Israel’s Judicial Reform Protests: The Messy Process of Democracy


Now that demonstrations against the current Israeli government have inspired demonstrations in support of the government, there appears to be some confusion about what is and what is not at stake in this debate. The ostensible issue that triggered the anti-government demonstrations is the government’s plans for judicial reform.

Professor Alan Dershowitz describes Israel as “the most vibrant democracy in the world today.” And even though he has been skeptical of some of the government’s proposals for judicial reform, he writes that even if all the reforms are put in place, “Israel will remain a vibrant democracy.”

Anti-judicial reform protesters in the tens of thousands have been demonstrating at least once a week for nearly three months. The pro-reform demonstrations began only two weeks ago. Both groups march carrying Israeli flags. Most of the protesters on both sides seem to be enjoying a festive, protest atmosphere; they don’t shy away from causing traffic jams and road closures, and generally causing a huge amount of noise. They are emblematic of democracy in action.

With the Passover holiday impending and the long school holiday that goes with it, Prime Minister Benjamin Netanyahu called for a legislative pause last week on the reforms. This pause period would be a good time to reflect on what is actually at stake—and why the government has proposed reforms to the status quo. The reasons may surprise you. Evelyn Gordon has a helpful, thorough summary in Mosaic Magazine. The relevant points are as follows.

Israel is the only democratic country where judges have veto power over the appointment of their own successors.

It is the only democracy in which legal advisers to the government—who are themselves appointed by judges—are vested with authority to determine the legality of the government’s legislative actions, and possibly to put a complete stop to them.

It is the only democracy where a plaintiff need not demonstrate judicial “standing” in order to contest the legality of an action in court.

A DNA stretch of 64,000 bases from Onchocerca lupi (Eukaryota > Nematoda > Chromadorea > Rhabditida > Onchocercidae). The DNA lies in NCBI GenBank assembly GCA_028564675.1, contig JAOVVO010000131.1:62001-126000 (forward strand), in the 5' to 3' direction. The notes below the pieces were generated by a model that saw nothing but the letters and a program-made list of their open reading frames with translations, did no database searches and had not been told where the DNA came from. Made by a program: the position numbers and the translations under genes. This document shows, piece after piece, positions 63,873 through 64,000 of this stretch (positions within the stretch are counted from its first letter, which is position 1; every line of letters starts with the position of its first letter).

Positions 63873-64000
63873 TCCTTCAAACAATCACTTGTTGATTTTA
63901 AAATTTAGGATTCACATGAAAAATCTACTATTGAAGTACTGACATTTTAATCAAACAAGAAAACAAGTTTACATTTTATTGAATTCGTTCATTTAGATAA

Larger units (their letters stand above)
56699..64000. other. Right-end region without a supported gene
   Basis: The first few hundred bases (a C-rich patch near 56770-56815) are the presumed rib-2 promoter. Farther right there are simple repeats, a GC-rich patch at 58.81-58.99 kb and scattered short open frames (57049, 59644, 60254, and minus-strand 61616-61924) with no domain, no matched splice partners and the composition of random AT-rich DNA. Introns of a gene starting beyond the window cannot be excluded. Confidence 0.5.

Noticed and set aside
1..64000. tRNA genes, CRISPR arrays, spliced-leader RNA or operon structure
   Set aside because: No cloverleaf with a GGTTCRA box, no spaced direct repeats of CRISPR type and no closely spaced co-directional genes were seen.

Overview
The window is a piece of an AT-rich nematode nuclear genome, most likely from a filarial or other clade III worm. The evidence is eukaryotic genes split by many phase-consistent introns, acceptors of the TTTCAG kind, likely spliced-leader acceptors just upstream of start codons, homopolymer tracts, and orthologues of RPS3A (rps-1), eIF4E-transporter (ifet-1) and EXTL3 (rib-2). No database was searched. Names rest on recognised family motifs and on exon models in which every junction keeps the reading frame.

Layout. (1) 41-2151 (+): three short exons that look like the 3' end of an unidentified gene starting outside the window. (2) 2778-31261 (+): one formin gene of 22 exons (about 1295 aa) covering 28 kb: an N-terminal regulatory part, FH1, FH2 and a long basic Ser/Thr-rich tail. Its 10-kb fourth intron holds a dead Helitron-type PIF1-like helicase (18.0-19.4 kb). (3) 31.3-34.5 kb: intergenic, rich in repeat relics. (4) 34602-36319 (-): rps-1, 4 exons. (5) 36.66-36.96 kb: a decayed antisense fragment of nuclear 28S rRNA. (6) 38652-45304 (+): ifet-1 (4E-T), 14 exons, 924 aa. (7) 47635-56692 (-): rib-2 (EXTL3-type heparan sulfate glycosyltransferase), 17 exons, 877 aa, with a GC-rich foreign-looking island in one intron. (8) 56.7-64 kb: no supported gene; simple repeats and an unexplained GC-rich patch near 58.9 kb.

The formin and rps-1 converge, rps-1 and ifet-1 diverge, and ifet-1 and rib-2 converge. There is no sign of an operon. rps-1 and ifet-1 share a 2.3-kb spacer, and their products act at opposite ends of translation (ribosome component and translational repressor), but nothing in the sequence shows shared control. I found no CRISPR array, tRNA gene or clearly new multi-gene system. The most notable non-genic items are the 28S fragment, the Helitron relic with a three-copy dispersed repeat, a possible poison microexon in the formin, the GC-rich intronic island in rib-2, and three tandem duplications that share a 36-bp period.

It is the only democratic country where judges issue rulings that entail no actual legal issues; that is, they can rule that a purely political or economic matter seems “unreasonable,” and thus should be disallowed.

It is the only democracy where the highest court can even strike down a constitutional provision—or at least, the closest thing it has to constitutional provisions. (Israel has Basic Laws that collectively function as a “quasi-constitution.”)

Israeli police spray water at protesters during a rally against the government’s judicial reform bill in Tel Aviv on April 1, 2023.

These unusual features were inserted into Israel’s judiciary during the long chief justiceship of Aharon Barak. He set out to remake the judiciary with what he himself called a “constitutional revolution.” It was a “revolution” that allowed the other branches of government to be ruled and overruled by an unelected and self-appointed judiciary. Over time, all of the aforementioned unique aspects of the Israeli Supreme Court were established.

In the U.S., by contrast, the president nominates and the Senate confirms Supreme Court justices. The Court does not involve itself at all in the political proceedings. As a result, the Court is made up of an ideological mix of justices because majorities change hands in U.S. elected government. But Aharon Barak’s “constitutional revolution,” under which the Court selects like-minded successors and like-minded government legal advisers (who themselves can bind the duly elected legislature), features no ideological mix. The Israeli Supreme Court is completely one-sided—in this case, favoring the Left. Furthermore, members of the current opposition, including head of the opposition MK Yair Lapid, have argued as recently as last year for many of the very reforms they now protest.

Obviously, in a democracy citizens vote for their leaders—or in the case of Israel, for a political party—and the judiciary is also vital, as it must rule on cases in accordance with the law. The current separation of powers in Israel simply does not conform to that of other democracies, in which the judiciary is limited to ruling on disputed legal issues.

However, it is not at all clear that the protests against the current government are actually about judicial reform. The new government won the most recent election decisively—or at least decisively for a country whose previous four elections had so narrow a winning margin that the elected governments were toppled and new elections were quickly needed. But this time, Netanyahu had little trouble forming a coalition. With Israel’s hand-counted, carefully monitored election practices, election results are not doubted. And it is likely that the opposition would have protested whichever major policies the Netanyahu government proposed.

We might even say that the protests are really about the elections themselves. The anti-judicial reform protesters really do want the judiciary to retain all of its unusual powers, so that it can block this government’s programs—even if, when these same Knesset legislators are in the majority, they may well agree that the judiciary needs reform. They are protesting, in short, because they lost the election.

The other side finds it now needs to counter-protest to remind everyone that they are the majority that won the election. How this all ultimately ends is anyone’s guess.

Originally published in Newsweek.

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